Four Tips for Autism Families Managing Down Time Before School Starts

Autism Speaks staff member J-Jaye Hurley shares strategies she uses in her house to help her family stay happy during summer down time!

This is a post by J-Jaye Hurley, proud mother to Jackson (age 9) and Reese (age 2).  Jackson was diagnosed at age 2 with severe ASD, in addition to numerous other medical conditions over the years.  For the past 3+ years, J-Jaye has served as Autism Speaks Southeast region Autism Response Team Coordinator. Jackson and Reesie Dee have kept the Hurley family quite busy this summer and J-Jaye is currently looking forward to BACK TO SCHOOL time! 

My son loves all things summer. Jackson is an avid swimmer and wants to go to our subdivision pool each day. He loves swinging in our fenced in backyard, filling up buckets with water, running in the sprinkler, and playing in his sand and water table. Summer breaks provide time away from the rapid pace of the school year; however, the lack of schedule, predictability and full day school programs can present as huge challenges for children on the spectrum and their families. While many children with autism attend a summer Extended School Year (ESY) program or summer camp, there are still “down times” between these programs and the beginning of your school year. Here are some strategies we use in our house to help our family stay sane and happy during these times:

Use Visual Schedules

Even though the activities may change in the summer, Jackson still needs to have his visual reminders of what comes next. Letting him know that his summer activities still follow a schedule even between summer programs and school gives him some reassurance and reduces meltdowns by knowing what he has to do later that day. We can also use a visual timer on our smart phones to let him know that he only has 5 more minutes to swing on his swing or play in the sprinkler. Jackson uses a communication device which allows us to take pictures of new activities or places and quickly insert them into his schedule. Parents can also download images from the internet on their mobile phones when new places or changes occur as well.

Find Respite Care/Increase Therapy Time

Because of the down time in his schedule and with both parents working, it is important to keep his day busy whether it is with additional ABA sessions, community outings, special needs camp or respite care. We utilize ALL of the above during the summer down time. Working with his team on creative ways to keep him engaged are key and we start planning for his summer hours back before Spring Break even arrives! A bored Jackson means a Jackson who gets in trouble so I keep his calendar filled! Many communities offer free activities that can help parents fill the long days of summer with constructive play and activity.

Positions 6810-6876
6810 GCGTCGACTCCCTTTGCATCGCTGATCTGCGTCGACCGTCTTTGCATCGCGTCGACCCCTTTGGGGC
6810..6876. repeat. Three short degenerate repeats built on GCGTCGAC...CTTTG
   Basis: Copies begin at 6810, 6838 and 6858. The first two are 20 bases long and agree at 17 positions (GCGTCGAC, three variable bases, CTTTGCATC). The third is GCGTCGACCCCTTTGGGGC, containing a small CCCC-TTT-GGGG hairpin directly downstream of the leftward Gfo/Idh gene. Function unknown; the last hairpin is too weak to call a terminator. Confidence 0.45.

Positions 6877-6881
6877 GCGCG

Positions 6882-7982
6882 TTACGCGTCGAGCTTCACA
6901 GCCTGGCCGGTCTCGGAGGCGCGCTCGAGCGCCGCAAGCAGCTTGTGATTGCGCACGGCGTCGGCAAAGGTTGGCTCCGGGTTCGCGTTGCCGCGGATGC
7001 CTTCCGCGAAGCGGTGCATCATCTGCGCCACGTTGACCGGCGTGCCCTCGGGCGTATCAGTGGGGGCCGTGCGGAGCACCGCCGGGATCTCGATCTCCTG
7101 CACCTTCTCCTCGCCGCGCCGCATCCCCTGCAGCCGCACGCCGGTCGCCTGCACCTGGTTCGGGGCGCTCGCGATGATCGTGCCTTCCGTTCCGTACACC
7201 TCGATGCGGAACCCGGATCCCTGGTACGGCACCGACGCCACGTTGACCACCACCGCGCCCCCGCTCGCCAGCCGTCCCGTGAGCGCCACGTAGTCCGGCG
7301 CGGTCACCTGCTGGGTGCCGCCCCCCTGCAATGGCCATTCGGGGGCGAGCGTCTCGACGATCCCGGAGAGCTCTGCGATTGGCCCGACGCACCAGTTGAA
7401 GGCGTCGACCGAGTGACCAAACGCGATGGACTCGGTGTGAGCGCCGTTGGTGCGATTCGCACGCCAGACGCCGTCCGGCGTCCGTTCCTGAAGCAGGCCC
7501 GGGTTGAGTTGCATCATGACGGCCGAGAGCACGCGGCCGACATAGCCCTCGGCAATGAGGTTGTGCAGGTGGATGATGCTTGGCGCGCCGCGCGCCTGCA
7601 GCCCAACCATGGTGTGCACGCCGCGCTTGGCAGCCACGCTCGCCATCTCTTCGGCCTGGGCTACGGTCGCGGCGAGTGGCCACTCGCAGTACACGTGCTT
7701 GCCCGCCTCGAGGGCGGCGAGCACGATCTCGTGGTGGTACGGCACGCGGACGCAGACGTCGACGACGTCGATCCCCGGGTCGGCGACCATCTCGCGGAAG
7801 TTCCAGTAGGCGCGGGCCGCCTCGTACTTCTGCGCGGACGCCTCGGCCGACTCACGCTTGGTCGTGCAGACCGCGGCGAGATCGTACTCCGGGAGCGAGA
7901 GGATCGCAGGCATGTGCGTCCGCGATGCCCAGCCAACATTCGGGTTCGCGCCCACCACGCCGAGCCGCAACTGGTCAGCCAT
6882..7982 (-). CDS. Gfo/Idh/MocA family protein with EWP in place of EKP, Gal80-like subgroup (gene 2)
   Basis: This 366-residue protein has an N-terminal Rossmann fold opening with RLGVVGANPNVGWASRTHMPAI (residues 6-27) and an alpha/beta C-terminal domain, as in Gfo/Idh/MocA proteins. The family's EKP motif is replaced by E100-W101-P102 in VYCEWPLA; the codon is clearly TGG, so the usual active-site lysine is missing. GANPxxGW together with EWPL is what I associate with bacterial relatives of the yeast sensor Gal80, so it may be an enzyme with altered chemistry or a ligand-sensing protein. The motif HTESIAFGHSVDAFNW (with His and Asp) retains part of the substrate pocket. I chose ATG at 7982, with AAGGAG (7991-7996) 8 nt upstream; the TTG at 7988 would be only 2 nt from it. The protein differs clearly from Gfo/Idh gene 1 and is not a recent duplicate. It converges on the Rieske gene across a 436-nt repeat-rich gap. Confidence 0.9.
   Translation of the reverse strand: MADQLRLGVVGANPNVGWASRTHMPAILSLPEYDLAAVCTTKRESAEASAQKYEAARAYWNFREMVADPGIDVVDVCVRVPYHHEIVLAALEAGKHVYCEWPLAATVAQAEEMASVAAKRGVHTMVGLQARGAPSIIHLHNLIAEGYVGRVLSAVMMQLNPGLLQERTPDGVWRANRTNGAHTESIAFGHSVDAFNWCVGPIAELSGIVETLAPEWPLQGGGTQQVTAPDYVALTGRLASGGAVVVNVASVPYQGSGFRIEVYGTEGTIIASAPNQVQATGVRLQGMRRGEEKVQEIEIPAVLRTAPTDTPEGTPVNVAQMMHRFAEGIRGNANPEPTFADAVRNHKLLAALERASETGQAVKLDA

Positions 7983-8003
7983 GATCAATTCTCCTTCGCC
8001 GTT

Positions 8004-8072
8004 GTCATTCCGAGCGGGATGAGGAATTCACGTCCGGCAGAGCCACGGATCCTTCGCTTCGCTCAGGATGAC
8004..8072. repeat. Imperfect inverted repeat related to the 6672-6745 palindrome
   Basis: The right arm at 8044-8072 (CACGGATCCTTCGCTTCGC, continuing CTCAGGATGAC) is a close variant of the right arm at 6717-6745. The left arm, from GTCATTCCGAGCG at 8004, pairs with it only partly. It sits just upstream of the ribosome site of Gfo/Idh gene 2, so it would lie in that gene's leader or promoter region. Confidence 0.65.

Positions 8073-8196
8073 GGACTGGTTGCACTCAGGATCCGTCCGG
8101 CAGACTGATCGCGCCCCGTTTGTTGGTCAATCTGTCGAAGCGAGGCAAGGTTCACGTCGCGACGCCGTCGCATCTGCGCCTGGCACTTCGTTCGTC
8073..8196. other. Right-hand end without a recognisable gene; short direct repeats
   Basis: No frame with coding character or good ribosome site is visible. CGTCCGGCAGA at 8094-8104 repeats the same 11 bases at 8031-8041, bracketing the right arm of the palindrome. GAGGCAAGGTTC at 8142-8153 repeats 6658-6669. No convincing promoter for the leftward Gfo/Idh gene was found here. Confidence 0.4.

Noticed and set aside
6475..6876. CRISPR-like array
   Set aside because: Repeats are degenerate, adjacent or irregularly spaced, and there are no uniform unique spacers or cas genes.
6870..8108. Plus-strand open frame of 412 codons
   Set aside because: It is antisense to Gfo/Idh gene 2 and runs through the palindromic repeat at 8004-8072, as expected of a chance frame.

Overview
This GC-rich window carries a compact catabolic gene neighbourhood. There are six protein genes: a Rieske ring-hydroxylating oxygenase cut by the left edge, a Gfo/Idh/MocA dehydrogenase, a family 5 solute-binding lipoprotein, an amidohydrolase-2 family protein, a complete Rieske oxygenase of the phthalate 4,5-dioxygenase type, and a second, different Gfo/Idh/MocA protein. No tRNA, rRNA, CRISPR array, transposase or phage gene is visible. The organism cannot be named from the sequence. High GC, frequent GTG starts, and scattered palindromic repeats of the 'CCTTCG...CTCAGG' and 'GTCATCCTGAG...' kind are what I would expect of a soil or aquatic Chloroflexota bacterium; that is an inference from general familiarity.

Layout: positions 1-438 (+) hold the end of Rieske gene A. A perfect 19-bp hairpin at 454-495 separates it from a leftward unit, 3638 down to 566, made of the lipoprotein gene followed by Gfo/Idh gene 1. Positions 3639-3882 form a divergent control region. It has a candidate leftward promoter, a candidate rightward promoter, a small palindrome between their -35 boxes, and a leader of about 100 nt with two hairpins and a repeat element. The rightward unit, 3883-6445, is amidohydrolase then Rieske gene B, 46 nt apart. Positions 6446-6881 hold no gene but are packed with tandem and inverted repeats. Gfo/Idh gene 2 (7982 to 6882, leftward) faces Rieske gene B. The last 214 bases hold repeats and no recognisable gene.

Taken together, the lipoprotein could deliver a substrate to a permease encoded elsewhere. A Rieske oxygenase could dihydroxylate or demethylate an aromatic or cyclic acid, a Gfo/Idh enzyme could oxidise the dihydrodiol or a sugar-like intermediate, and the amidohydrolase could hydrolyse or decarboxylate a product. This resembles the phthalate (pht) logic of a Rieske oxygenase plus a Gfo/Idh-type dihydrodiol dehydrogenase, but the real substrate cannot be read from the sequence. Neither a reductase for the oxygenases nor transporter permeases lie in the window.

Ask for Help

Any parent of a child on the spectrum knows that summer down time/time between ESY or camp ending and the new school year starting requires careful planning and extra help. Reach out to local family members to give you a break or to provide care during work hours. Talk to your other autism moms at a local support group to se

e if you can organize some play dates at local parks, pools or homes. Reach out to local autism organizations in your area to find community activities and events that you can participate in or send your child to as needed. You can also look for special needs babysitters utilizing online caregiving websites such as We have found many sitters over the years who were OT’s, SPED teachers, siblings, etc. who provided excellent child care during some of the summer down time.

Know that Every Day Won’t Be a “Perfect” Day

Jackson was diagnosed 7 years ago so we have been working on his summer calendar now for years. However, every summer has different challenges and some days are just harder than others, no matter how hard we plan ahead. When things go wrong, I try to focus on positive reinforcement when I can for him, including fun summer items – like bubbles or time in the sprinkler.  Sometimes popping bubbles and getting wet in the sprinkler helps me to “chill out” as well!

The good news is that even these long, dog days of summer are coming to a close and you and your kiddo can get back to your regularly scheduled hectic year of therapy, activities, and full school days – until Fall Break sneaks up on you!

To learn more about how our Autism Response Team coordinators like J-Jaye can help you find resources and information, click here!

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